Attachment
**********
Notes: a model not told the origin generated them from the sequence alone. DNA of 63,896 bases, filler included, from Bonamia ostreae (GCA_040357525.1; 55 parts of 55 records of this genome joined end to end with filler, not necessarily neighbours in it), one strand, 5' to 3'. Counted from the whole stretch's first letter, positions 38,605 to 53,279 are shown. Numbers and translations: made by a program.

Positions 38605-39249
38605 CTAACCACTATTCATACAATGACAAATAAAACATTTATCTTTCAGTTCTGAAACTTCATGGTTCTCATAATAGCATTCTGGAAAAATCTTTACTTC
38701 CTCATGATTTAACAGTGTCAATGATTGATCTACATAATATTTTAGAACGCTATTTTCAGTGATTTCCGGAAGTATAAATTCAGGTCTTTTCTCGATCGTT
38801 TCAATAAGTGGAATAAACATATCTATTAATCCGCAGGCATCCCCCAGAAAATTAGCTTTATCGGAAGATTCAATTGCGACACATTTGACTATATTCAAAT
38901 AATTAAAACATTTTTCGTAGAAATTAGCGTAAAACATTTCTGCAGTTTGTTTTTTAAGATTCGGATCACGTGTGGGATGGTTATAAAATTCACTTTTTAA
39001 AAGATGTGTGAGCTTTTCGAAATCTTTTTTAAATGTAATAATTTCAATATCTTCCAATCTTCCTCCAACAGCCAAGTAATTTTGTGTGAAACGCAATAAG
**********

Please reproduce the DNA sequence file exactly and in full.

Notes: a model not told the origin generated them from the sequence alone. DNA of 63,896 bases, filler included, from Bonamia ostreae (GCA_040357525.1; 55 parts of 55 records of this genome joined end to end with filler, not necessarily neighbours in it), one strand, 5' to 3'. Counted from the whole stretch's first letter, positions 38,605 to 53,279 are shown. Numbers and translations: made by a program.

Positions 38605-39249
38605 CTAACCACTATTCATACAATGACAAATAAAACATTTATCTTTCAGTTCTGAAACTTCATGGTTCTCATAATAGCATTCTGGAAAAATCTTTACTTC
38701 CTCATGATTTAACAGTGTCAATGATTGATCTACATAATATTTTAGAACGCTATTTTCAGTGATTTCCGGAAGTATAAATTCAGGTCTTTTCTCGATCGTT
38801 TCAATAAGTGGAATAAACATATCTATTAATCCGCAGGCATCCCCCAGAAAATTAGCTTTATCGGAAGATTCAATTGCGACACATTTGACTATATTCAAAT
38901 AATTAAAACATTTTTCGTAGAAATTAGCGTAAAACATTTCTGCAGTTTGTTTTTTAAGATTCGGATCACGTGTGGGATGGTTATAAAATTCACTTTTTAA
39001 AAGATGTGTGAGCTTTTCGAAATCTTTTTTAAATGTAATAATTTCAATATCTTCCAATCTTCCTCCAACAGCCAAGTAATTTTGTGTGAAACGCAATAAG